No (0%) patients randomized to 34.0°C, 2 (33%) to 34.5°C, and 4 (100%) to 35.0°C in whom cooling was initiated, reached their respective target temperatures (P=0.01; Table). Reaching target temperature was different between 35.0°C and 34.0°C (P=0.02; Figure).
Median times to target temperature varied widely between patients and did not differ between groups (Table).
Adverse events are presented in Table III in the online-only Data Supplement. Shivering occurred in all cooled patients, mainly between 2 and 6 hours after initiating of cooling (Figure I in the online-only Data Supplement). Pneumonia occurred in 8 cooled patients and in none of the patients with standard treatment (absolute risk increase, 53%; 95% confidence interval, 28%–79%) and was diagnosed at a mean interval of 43 hours (SD 37) after stroke onset. The occurrence of pneumonia was not associated with NIHSS at admission.
There was no difference in functional outcome or mortality at 3 months between the groups (Table IV and Figure II in the online-only Data Supplement). Tolerability results are presented in Table V in the online-only Data Supplement.
This study suggests that surface cooling to 35.0°C for 24 hours is feasible in awake patients with acute ischemic stroke, whereas cooling to 34.0°C or 34.5°C is not. Cooling is associated with an increased risk of pneumonia. Our results may have implications for the ongoing phase III trial EuroHYP-1.7
COOLIST (Cooling for Ischemic Stroke Trial) is the only study that has compared different target temperatures in a randomized fashion. Previous studies have shown the feasibility of surface cooling in awake patients with acute ischemic stroke with target temperatures to 35.5°C for 6 hours3 and to 35.0°C for 12 hours.6
Shivering occurred in all our patients and was a common side effect in all previous cooling trials involving awake patients,3–6 despite antishivering regimes. Shivering could be the most important reason for not reaching target temperature and might partially explain the differences between the treatment groups.
Pneumonia is a common side effect in patients treated with hypothermia for any indication,8 possibly because of a detrimental effect on inflammatory mechanisms such as secretion of proinflammatory cytokines, leukocyte migration, and phagocytosis. Further, awake stroke patients treated with hypothermia might be prone to pneumonia because the antishivering regime entails nausea and mild sedation, leading to an increased risk of dysphagia and (micro)aspiration. Although pneumonia did not affect functional outcome after 3 months in our series, infections in stroke have been associated with a poor functional outcome.9 Therefore, therapeutic benefits of hypothermia might be decreased by the increased risk on pneumonia.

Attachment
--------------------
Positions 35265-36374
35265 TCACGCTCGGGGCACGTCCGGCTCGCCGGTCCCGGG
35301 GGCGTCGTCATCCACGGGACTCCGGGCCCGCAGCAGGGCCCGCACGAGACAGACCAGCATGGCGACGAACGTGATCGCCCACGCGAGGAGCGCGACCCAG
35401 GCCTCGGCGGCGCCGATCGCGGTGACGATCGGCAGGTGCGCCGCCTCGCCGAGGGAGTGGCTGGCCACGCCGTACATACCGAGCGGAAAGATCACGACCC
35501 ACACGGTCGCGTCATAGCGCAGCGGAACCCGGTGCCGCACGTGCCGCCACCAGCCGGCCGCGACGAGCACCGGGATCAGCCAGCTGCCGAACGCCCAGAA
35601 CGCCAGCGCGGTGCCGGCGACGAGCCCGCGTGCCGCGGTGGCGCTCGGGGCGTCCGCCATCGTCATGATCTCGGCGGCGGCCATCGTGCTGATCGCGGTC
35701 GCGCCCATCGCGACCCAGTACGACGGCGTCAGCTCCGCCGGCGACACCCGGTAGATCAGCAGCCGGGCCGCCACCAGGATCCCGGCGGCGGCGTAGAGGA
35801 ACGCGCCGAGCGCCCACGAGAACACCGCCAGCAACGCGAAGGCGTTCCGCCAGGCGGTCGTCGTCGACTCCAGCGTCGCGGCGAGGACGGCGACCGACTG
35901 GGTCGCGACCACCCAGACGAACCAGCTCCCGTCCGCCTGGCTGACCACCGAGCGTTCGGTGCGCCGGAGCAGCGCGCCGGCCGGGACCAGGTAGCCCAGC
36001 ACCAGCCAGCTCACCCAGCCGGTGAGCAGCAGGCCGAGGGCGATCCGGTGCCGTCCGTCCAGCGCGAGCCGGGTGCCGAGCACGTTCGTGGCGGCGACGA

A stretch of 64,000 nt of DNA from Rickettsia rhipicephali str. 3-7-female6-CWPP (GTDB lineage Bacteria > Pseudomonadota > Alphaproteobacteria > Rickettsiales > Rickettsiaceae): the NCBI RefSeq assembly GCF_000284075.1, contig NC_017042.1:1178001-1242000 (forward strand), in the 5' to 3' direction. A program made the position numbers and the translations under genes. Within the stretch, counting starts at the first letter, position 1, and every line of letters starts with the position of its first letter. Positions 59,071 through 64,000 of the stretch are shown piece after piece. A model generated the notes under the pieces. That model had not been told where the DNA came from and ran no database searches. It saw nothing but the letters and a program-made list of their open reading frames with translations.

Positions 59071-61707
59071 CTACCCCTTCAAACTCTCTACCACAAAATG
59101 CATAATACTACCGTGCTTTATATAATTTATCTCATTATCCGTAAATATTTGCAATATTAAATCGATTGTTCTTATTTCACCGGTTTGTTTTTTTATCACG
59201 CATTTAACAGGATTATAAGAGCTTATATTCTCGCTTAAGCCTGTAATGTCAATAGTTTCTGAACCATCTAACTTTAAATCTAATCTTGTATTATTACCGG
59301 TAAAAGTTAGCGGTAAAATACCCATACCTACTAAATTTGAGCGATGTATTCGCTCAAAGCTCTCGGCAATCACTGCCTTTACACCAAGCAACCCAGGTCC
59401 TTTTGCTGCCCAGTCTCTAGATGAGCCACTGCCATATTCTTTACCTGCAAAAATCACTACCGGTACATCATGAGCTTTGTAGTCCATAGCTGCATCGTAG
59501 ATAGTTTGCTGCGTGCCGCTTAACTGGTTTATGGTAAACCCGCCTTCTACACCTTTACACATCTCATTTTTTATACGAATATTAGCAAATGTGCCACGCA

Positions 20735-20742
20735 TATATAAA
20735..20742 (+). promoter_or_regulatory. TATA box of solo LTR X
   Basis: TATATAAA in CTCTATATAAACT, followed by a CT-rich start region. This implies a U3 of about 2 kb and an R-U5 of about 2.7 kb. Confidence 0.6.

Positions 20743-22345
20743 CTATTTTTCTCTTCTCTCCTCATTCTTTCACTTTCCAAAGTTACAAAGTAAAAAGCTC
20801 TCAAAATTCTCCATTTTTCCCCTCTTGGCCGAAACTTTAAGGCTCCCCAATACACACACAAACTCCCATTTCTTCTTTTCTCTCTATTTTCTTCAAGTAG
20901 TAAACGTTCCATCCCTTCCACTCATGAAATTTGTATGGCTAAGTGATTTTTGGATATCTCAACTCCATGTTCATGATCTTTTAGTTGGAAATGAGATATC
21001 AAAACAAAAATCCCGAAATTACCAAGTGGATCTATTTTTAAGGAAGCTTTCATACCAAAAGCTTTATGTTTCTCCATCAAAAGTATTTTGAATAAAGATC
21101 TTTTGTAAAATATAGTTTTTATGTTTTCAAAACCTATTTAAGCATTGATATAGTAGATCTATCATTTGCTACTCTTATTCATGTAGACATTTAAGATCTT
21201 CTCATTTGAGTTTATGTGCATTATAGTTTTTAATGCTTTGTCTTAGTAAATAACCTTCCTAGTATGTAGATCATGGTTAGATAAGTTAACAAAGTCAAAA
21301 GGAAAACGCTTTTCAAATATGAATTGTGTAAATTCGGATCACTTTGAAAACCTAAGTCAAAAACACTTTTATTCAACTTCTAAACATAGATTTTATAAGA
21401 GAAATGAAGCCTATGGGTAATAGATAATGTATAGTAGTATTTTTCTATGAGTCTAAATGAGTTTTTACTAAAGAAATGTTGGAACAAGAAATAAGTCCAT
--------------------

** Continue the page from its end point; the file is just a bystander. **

Our analyses are limited by the premature termination of the study and by the small number of patients recruited. One reason for slow recruitment was a competing trial in all but one of the participating centers. Second, the institutional review board of the initiating center (University Medical Center Utrecht) had significant concerns before approval, mostly on the presumed risks of arrhythmia and respiratory insufficiency. Therefore, the approval of the trial was granted under specific conditions, including the continuous presence of a trial physician in the hospital during the 24 hours of cooling and one-on-two nursing. These conditions could often not be met.
Because we included patients with an NIHSS score of ≥6, our results do not apply to patients with a less severe stroke. The study was not designed to assess efficacy outcomes, and the results of the ongoing large phase III trial EuroHYP-17 have to be awaited.
We thank P. Greebe, B. Zweedijk, and E. Poromaa, research-nurses, for functional outcome assessments; C. McGill for hosting the online randomization service; and the members of the Data Safety Monitoring Board (P.M.W. Bath [chair, Nottingham, United Kingdom], J. Horn [Amsterdam, The Netherlands], and C. Weir [Edinburgh, United Kingdom]) for their supervision of the safety of the trial.
Sources of Funding
Drs Geurts and van der Worp are supported by the Dutch Heart Foundation (2010B239 and 2010T075). COOLIST (Cooling for Ischemic Stroke Trial) was supported by the Dutch Heart Foundation (2010B239). Medivance (later BARD) provided Arctic Sun systems for the duration of the trial at no costs and cooling pads at reduced costs. Medivance and BARD were not involved in the design of the study, analyses, or reporting of the results.
Guest Editor for this article was James C. Grotta, MD.
The online-only Data Supplement is available with this article at http://stroke.ahajournals.org/lookup/suppl/doi:10.1161/STROKEAHA.116.014757/-/DC1.
- Received July 12, 2016.
- Revision received October 1, 2016.
- Accepted October 10, 2016.
- © 2016 American Heart Association, Inc.